At 06:04 AM 11/4/97 PST, Tim Bowden wrote:
>Linda Kennedy <firstname.lastname@example.org> writes:
>> I am Linda and I am new to the list manager's list.
>She came into Nerdnosh [...,] caused a series of
>odd childish uproars and then she quit in a public snit. She then
>proceeded to set up a copycat travesty of the Nosh [...]
>Now, I have more pride and a touch more creativity than to be satisfied
>with a mindless clone, and anyone with more soul than the average hyena
>would agree with me.
I indeed have less soul than the average hyena, but at least I recognize
and accept that lists split and get cloned all the time. Just a few weeks
ago, for example, a fellow got pissed that the content wasn't following the
lines he wanted, so he created a clone of one my busier lists. Does that
hurt me? Not at all. In fact, when another list member asked about it, I
posted an announcement about his list on my list and subcribed to it
myself. If his list turns out better than mine and replaces it, more power
to him; it would certainly save me some work. If his list is worse, it
will die. Most likely, I suspect his list will find a different audience,
and will ultimately serve a different purpose. All of these things are fine.
If the issue is violation of copyright law, that's something else entirely.
However, I question whether a list concept is copyrightable or not. If it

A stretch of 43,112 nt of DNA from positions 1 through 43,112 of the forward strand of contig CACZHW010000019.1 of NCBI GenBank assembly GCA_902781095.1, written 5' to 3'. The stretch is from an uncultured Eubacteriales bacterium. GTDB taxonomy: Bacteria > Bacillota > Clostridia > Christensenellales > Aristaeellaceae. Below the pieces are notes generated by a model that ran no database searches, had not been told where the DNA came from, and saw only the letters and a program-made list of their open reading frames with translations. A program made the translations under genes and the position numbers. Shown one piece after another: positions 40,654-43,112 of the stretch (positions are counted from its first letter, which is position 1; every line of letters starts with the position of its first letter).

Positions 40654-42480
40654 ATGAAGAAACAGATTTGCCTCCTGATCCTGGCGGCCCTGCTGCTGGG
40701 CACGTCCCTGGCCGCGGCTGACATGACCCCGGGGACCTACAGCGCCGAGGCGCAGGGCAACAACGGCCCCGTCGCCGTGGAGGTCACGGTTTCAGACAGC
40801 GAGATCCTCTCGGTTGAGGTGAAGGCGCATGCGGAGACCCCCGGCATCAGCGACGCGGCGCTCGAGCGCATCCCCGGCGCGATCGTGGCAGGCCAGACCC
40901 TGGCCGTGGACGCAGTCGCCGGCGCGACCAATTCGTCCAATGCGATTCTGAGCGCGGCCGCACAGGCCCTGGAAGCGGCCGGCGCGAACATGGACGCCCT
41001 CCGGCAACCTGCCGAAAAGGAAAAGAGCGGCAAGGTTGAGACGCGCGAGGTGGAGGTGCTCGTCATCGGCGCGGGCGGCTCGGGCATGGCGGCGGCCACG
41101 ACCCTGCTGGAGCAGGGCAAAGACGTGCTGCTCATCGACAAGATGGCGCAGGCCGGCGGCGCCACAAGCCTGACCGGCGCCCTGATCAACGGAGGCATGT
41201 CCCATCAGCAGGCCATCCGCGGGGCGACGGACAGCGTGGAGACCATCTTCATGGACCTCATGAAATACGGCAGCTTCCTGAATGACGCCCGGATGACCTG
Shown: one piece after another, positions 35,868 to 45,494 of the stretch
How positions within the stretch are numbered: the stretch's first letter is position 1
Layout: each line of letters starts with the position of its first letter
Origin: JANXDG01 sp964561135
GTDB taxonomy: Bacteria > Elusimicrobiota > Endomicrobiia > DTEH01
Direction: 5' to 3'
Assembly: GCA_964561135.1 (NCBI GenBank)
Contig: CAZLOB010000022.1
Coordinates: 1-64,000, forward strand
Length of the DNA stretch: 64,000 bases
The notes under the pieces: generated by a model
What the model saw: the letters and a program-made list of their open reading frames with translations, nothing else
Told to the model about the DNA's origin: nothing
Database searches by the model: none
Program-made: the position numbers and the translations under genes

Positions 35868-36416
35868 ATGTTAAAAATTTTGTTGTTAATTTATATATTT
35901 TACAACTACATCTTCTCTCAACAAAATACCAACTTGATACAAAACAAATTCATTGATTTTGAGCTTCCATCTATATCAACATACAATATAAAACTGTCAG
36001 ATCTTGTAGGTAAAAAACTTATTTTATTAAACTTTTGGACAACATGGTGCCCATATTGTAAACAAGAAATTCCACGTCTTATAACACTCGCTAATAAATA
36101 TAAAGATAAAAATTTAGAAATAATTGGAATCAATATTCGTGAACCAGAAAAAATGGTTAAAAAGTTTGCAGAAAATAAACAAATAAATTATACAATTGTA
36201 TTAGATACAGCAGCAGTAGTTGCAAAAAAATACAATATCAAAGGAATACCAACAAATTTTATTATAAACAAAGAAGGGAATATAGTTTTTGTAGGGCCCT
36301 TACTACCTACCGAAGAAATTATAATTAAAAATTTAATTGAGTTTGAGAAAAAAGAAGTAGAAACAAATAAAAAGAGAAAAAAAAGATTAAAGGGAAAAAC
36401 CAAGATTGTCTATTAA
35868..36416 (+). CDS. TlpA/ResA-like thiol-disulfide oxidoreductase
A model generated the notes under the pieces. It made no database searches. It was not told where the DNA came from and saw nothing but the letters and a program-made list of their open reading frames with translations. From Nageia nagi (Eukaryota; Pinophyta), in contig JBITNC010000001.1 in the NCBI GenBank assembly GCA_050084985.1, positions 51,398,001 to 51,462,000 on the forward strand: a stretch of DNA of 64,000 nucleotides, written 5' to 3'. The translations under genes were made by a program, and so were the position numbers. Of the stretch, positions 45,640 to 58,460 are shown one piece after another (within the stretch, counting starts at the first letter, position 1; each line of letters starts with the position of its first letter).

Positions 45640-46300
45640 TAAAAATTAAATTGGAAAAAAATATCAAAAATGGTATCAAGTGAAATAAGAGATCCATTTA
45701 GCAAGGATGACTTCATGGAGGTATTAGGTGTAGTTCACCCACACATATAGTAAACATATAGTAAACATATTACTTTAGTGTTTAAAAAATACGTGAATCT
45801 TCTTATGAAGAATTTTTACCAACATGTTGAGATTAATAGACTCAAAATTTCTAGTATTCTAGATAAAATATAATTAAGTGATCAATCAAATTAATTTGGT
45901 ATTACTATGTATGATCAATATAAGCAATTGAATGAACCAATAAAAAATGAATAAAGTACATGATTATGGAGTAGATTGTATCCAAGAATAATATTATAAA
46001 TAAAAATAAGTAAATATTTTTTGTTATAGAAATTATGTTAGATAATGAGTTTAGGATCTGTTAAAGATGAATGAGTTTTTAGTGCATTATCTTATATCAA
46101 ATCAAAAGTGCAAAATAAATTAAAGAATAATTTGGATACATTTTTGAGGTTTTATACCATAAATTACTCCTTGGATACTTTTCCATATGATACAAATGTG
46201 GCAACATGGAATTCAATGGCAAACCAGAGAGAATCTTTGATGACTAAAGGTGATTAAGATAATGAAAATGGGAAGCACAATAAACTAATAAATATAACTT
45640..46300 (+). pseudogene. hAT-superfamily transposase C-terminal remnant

isn't, learn to live with the "clone". In the business world, it's called
As for the original question about searchable archives, here's what I did:
I set up a Windows NT machine (already used for other things) with
Microsoft Internet Server and Microsoft Index Server. Then I installed the
freeware EMWAC mail transfer agent on the NT box. I set up a mail account
on the NT box for each list I wished to index, and subscribed the mail
accounts to the daily digests of my lists.
By design, EMWAC stores the incoming digests in a directory. In the wee
hours of the morning, the NT "at" facility wakes up a utility that I wrote,
which reads the digests stored by EMWAC and converts each message to an
individual HTML file in a destination directory. This allows the messages
to automatically be indexed by Microsoft Index Server.
Finally, I modifed the canned HTML that came with MS Index Server, and
stamped it "finished." An example can be seen at
http://www2.armchair.mb.ca/wings. While by no means the fanciest or
slickest searchable archive, it was the best solution given the resources
available. Prior to using this method, I used Glimpse running on a Linux
machine, but found it consumed all available memory during reindexing, as
well as using up hard drive space needed for something else.